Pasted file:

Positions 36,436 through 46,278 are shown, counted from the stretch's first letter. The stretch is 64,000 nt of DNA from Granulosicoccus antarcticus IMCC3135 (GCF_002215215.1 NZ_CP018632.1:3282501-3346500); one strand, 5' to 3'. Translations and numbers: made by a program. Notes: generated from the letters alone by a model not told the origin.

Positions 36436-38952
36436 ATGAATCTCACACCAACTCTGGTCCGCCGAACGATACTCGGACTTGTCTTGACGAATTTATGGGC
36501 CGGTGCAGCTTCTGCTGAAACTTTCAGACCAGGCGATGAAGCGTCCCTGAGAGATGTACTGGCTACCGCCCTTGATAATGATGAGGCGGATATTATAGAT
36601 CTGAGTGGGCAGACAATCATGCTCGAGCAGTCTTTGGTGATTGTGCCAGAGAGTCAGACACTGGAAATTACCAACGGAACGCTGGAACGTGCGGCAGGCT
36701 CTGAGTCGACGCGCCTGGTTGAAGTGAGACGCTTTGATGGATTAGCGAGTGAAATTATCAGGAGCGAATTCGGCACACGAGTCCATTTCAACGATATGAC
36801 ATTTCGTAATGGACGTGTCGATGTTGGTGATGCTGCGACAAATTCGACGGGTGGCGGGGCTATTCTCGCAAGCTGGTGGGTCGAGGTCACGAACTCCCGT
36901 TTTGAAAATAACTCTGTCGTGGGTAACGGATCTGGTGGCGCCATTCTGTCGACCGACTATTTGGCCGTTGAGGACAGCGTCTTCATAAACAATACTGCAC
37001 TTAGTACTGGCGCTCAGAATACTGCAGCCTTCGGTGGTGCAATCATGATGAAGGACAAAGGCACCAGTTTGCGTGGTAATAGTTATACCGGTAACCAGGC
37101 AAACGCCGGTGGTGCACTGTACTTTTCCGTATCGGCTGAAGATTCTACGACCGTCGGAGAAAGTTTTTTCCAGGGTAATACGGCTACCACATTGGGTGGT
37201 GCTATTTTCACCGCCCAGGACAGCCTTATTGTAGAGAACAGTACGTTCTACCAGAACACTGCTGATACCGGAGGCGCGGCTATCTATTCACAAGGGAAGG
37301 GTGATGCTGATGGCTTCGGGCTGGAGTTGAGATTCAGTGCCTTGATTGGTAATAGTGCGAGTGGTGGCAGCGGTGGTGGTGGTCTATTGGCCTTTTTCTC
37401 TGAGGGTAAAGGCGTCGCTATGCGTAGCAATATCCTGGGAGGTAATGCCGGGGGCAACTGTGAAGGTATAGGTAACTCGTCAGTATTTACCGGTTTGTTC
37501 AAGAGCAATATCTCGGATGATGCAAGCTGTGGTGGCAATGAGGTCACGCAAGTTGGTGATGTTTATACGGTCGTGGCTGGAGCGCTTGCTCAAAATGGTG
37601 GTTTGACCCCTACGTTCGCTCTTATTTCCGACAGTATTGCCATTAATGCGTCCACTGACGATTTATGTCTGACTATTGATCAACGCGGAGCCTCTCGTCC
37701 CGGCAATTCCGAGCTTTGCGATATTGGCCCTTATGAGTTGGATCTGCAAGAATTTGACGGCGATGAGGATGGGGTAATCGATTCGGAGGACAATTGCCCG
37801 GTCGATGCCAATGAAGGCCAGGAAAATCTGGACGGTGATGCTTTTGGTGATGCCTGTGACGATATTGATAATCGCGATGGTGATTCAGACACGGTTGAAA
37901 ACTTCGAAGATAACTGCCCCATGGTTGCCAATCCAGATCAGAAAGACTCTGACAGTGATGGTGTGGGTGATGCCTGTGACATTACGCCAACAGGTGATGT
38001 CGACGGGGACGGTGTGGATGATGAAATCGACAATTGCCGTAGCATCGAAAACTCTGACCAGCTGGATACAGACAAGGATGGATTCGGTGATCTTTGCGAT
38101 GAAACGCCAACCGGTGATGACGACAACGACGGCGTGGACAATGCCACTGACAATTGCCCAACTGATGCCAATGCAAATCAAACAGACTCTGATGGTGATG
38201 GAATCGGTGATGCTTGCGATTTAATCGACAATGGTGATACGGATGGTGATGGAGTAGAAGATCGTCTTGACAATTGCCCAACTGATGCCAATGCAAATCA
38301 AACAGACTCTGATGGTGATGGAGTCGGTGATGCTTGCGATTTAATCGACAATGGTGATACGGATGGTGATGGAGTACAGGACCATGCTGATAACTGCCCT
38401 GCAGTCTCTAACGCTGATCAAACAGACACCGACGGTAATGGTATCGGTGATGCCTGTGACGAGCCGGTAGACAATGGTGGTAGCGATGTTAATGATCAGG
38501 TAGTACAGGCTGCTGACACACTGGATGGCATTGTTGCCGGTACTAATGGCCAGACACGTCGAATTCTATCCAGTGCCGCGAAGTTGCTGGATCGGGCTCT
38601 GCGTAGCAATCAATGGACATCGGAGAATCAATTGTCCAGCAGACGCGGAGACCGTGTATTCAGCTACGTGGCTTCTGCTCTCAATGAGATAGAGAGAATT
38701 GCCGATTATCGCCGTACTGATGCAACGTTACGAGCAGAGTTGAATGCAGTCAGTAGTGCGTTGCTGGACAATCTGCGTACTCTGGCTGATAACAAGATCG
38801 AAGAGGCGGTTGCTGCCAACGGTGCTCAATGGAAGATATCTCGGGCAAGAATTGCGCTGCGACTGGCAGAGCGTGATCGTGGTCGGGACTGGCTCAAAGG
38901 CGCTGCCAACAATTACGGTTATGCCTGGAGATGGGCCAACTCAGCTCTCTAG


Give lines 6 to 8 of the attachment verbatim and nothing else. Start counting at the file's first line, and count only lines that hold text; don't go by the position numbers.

36701 CTGAGTCGACGCGCCTGGTTGAAGTGAGACGCTTTGATGGATTAGCGAGTGAAATTATCAGGAGCGAATTCGGCACACGAGTCCATTTCAACGATATGAC
36801 ATTTCGTAATGGACGTGTCGATGTTGGTGATGCTGCGACAAATTCGACGGGTGGCGGGGCTATTCTCGCAAGCTGGTGGGTCGAGGTCACGAACTCCCGT
36901 TTTGAAAATAACTCTGTCGTGGGTAACGGATCTGGTGGCGCCATTCTGTCGACCGACTATTTGGCCGTTGAGGACAGCGTCTTCATAAACAATACTGCAC